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How to - Manage Snake Bite

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How to - Manage Snake Bite

DEFINITION

The pressure-immobilisation technique is a first aid method for snake bites. Applying firm pressure over the bitten area and immobilising the limb, slows the movement of venom from the bite site into the circulation, allowing the victim time to access medical treatment.

NOTES (AUST)

Elasticised roller bandage that is 10-15cm wide is ideal to apply pressure, but any flexible, stretchy material, such as stockings or t-shirts torn into strips may be used.

Snake bites in Australia can be potentially fatal so immediate medical assistance should be sought for all cases of suspected snake bite. It is not necessary to try and identify the type of snake. A GP may be able to identify the type of snake by testing residual venom on the skin. Also, for many Australian snakes, a polyvalent antivenom (antivenom that is effective for multiple species of snake) is often sufficient for the treatment of a snake bite1.

Snakes come out of hibernation during the warmer months of the year to search for food or a mate. Cool, dark protected areas such as under buildings and near sheds, around rubble and stored materials, and in long grass are typical areas that snakes may be found. The important thing to remember is to NEVER attempt to catch or kill a snake. Most snake bites occur when people are trying to do this.

IF YOU SEE A SNAKE

  • Note the location of the snake and make sure this area is isolated until the snake is removed.
  • DO NOT approach, attack or otherwise provoke the snake. REMEMBER - IF PROVOKED IT MAY STRIKE.
  • Contact your local Parks and Wildlife Service and follow the prompts if you have a snake you would like to have removed.

PREVENTION

  • Minimise the food sources for snakes by removing anything that may attract rodents or frogs.
  • Reduce rubbish/materials where a snake could shelter.
  • Wear gloves and boots when moving stored materials and rubbish - these will give some protection.
  • An increased awareness of snakes is the best protection. The snake will not be looking for you, so be alert and on the lookout for snakes.

SNAKE-BITE STEPS

Remember that you are unlikely to die after being bitten by a snake, especially if you follow first aid steps.

  • Call an ambulance immediately. Treat any snake bite as an emergency, regardless of whether you think the snake was venomous or not.
  • Don't panic and don't move. Venom moves through your lymphatic system and lymph fluid moves when you move your limbs. Take deep breaths to help you stay still and calm.
  • Leave the snake alone. A further bite could occur if you try to identify, catch, injure or kill the snake.
  • Apply a pressure immobilisation bandage and splint. See instructions below.
  • Don't wash, suck, cut or tourniquet the bite. These actions can cause more harm and make it more difficult for hospital staff to treat you2.

FIRST AID FOR LOWER LIMB

  1. As soon as possible, apply a broad pressure bandage (or any stretchy material) from below the bite site, upward on the affected limb (starting at the fingers or toes, bandaging upward as far as possible). Leave the tips of the fingers or toes unbandaged to allow the victim’s circulation to be checked. Do not remove pants or trousers, simply bandage over the top of the clothing.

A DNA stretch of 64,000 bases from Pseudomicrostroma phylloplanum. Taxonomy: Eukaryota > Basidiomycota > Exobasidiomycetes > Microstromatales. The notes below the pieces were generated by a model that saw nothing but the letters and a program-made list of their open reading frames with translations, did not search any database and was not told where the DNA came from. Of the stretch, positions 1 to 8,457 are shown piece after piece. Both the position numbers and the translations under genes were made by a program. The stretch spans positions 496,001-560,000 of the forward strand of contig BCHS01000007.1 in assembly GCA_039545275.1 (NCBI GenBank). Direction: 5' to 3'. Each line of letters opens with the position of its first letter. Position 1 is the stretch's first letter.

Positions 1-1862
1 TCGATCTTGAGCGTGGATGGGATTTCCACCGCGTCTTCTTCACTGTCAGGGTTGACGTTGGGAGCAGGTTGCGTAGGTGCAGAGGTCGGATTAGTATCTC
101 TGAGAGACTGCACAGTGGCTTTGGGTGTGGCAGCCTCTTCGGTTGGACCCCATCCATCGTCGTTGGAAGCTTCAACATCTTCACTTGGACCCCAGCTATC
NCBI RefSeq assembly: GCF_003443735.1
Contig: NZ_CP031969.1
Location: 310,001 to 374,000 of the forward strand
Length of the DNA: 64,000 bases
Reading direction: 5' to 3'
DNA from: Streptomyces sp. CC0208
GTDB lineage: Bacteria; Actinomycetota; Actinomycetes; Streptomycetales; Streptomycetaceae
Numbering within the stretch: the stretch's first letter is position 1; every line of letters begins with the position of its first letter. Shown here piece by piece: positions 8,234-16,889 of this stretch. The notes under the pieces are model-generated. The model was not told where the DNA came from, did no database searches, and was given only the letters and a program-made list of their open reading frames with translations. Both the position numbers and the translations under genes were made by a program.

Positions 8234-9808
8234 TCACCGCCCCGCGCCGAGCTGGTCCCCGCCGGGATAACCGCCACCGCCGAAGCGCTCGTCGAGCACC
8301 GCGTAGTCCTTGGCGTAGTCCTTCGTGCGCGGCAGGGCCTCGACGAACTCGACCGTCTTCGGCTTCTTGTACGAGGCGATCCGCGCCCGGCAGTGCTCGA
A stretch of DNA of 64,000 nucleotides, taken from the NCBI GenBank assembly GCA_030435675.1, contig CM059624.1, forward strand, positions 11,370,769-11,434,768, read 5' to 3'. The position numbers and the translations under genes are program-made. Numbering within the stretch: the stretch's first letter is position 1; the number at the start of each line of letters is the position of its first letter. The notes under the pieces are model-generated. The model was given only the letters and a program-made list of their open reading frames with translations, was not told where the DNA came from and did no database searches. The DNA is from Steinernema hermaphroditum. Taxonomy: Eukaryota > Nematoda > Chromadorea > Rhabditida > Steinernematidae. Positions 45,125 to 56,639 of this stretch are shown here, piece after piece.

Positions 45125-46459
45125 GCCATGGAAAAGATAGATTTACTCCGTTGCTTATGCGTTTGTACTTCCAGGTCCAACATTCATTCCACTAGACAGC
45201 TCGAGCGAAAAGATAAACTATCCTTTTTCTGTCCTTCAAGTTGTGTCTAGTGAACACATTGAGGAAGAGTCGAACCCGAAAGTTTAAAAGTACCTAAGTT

2. Bandage firmly as for a sprained ankle, but not so tight that circulation is prevented. Continue to bandage upward from the lower portion of the bitten limb.
  3. Apply the bandage as far up the limb as possible to compress the lymphatic vessels.
  4. It is vital to now apply a splint. Bind a stick or suitable rigid item over the initial bandage to splint the limb. Secure the splint to the bandaged limb by using another bandage, (if another bandage is not available, use clothing strips or similar to bind). It is very important to keep the bitten limb still.
  5. Bind the splint firmly, to as much of the limb as possible, to prevent muscle, limb and joint movement. This will help restrict venom movement. Seek urgent medical assistance now that first aid has been applied3.

FIRST AID FOR HAND OR FOREARM

  1. As soon as possible, apply a broad pressure bandage from the fingers of the affected arm, bandaging upward as far as possible. Bandage the arm with the elbow in a bent position, to ensure the victim is comfortable with their arm in a sling. Leave the tips of the fingers unbandaged to allow the victim’s circulation to be checked.
  2. Bind a splint along the forearm.
  3. Use a sling to further prevent limb movement

FIRST AID FOR BITES TO THE TRUNK (BODY)

  1. Call 000 for an ambulance
  2. If possible, apply firm pressure over the bitten or stung area. Do not restrict chest movement. Keep the patient still. Have the patient taken immediately by ambulance to the emergency department of the nearest hospital.

FIRST AID FOR BITES TO THE HEAD OR NECK

  1. Call 000 for an ambulance
  2. No first aid for bitten or stung area. Keep the patient still. Have the patient taken immediately by ambulance to the emergency department of the nearest hospital.

 

Source 

  1. Preventing and Managing Snake Bites. Health and Safety Fact Sheet. QLD Govt Health. Last updated May 2018. Available from URL: http://education.qld.gov.au/health/pdfs/healthsafety/snake-bites-fact-sh...
  2. Top 5 things you need to do if you get bitten by a snake. QLD Government. 18 Feb 2019. Available from URL: https://www.health.qld.gov.au/news-alerts/news/what-to-do-if-you-get-bit...
  3. Top 5 things you need to do if you get bitten by a snake. QLD Government. 18 Feb 2019. Available from URL: https://www.health.qld.gov.au/news-alerts/news/what-to-do-if-you-get-bit...

 

 

 

 

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